Summer sports camps keep kids moving

Volleyball campers get guest coach
A female coach wearing navy blue and a ball cap stands to the right of the photo in a gymnasium as female volleyball players prepare to make a play to her left.

BJ Bertges, far right, works with a group of girls during the Penn State Beaver Volleyball camp on Aug. 2. Bertges — the former assistant athletic director at Beaver and who is now the chief operating officer of the United States Collegiate Athletic Association — returned to campus to coach the volleyball camp this summer.

Credit: Penn State Beaver

MONACA, Pa. — Every summer the gymnasium and athletic fields at Penn State Beaver are full of youth improving their skills or trying out a new sport.
Summer sports camps are run by the Penn State Beaver coaches and student athletes. Over the years camps for baseball, softball, basketball, soccer, volleyball and fitness have helped thousands of student athletes learn about teamwork, competition and fitness while they improve their technical skills and gain self-confidence.
While all the camps remain popular, volleyball has seen a lot of growth over the years. Penn State Beaver Athletic Director Andy Kirschner said the camp has nearly doubled in size from around 30 student athletes to 60 in the age 8-to-13 age bracket this summer. There were 35 students in the high school volleyball camp this summer.
The age 8-to-13 campers had the benefit of a special guest coach this summer, BJ Bertges. 
Bertges, formerly the assistant athletic director and volleyball coach at Penn State Beaver, is now the chief operating officer for the United States Collegiate Athletic Association. Bertges took the role of director of championships and development at the USCAA in 2019 and was promoted to COO in July of 2021.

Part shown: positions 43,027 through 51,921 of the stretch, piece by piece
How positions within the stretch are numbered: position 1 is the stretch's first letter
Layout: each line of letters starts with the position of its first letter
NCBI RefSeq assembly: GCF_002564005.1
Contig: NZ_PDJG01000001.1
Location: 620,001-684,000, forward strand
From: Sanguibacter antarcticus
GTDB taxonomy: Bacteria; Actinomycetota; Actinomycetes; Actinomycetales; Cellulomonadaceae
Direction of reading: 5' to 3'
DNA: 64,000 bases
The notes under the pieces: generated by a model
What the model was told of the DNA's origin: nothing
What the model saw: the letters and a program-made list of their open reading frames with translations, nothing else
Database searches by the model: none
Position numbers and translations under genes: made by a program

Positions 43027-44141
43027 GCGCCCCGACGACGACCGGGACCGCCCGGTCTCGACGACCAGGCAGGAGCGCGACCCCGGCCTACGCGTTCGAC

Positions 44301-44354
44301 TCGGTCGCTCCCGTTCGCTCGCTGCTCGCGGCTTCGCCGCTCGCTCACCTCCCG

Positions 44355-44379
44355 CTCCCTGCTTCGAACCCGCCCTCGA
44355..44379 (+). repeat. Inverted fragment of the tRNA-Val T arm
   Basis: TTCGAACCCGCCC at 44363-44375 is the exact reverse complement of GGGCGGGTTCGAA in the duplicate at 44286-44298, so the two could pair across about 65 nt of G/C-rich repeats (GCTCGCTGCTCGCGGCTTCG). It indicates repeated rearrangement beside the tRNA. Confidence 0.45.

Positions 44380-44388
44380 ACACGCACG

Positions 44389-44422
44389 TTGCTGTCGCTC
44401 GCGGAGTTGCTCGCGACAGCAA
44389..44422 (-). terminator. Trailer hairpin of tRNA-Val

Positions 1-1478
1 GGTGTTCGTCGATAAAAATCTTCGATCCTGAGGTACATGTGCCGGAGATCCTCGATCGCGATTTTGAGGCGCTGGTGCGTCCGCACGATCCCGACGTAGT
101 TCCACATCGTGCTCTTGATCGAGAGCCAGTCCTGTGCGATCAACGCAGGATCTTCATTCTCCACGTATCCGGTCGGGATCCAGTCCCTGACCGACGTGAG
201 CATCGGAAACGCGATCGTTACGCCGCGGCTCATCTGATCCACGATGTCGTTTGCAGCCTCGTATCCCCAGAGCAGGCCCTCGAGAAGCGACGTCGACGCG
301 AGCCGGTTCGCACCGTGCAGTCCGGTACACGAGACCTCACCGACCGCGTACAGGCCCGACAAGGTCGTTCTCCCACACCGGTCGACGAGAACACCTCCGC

Penn State Beaver is currently searching for a new women's volleyball coach, which left a gap for the camp. Kirschner reached out to Bertges for suggestions about the summer camp; he and Coordinator of Athletic Programs Vanessa Jackson had camp plans from previous years.
After some discussion and realizing the camp could fit into her schedule, Bertges offered to be a camp coach this summer.
The camp caters to students of all experience levels, whether the camper is new to a sport or has been a part of a team for years. Bertges said every camp starts with a review of the basics, regardless of a camper’s skill level, and then goes from there. 
Bertges said she was excited to return to campus. 
“This is my home,” she said, adding that Kirschner was a mentor to her during her time at Penn State Beaver, and she was happy to be able to help.
The decision to leave Penn State Beaver in 2019 was a difficult one, Bertges said, adding that her choice to leave was about branching out for a new career opportunity. 
“I feel like I owe so much of my career progress to the mentorship of Andy,” Bertges said.
“We are lucky to have BJ coming back in terms of how she’s helping us with her skill and expertise,” Kirschner said. “She has helped to build this camp to the success it is today. With her experience coaching volleyball, she was an excellent addition this summer.”
Information on all of Penn State Beaver’s summer sports camps can be found at the sports camps website.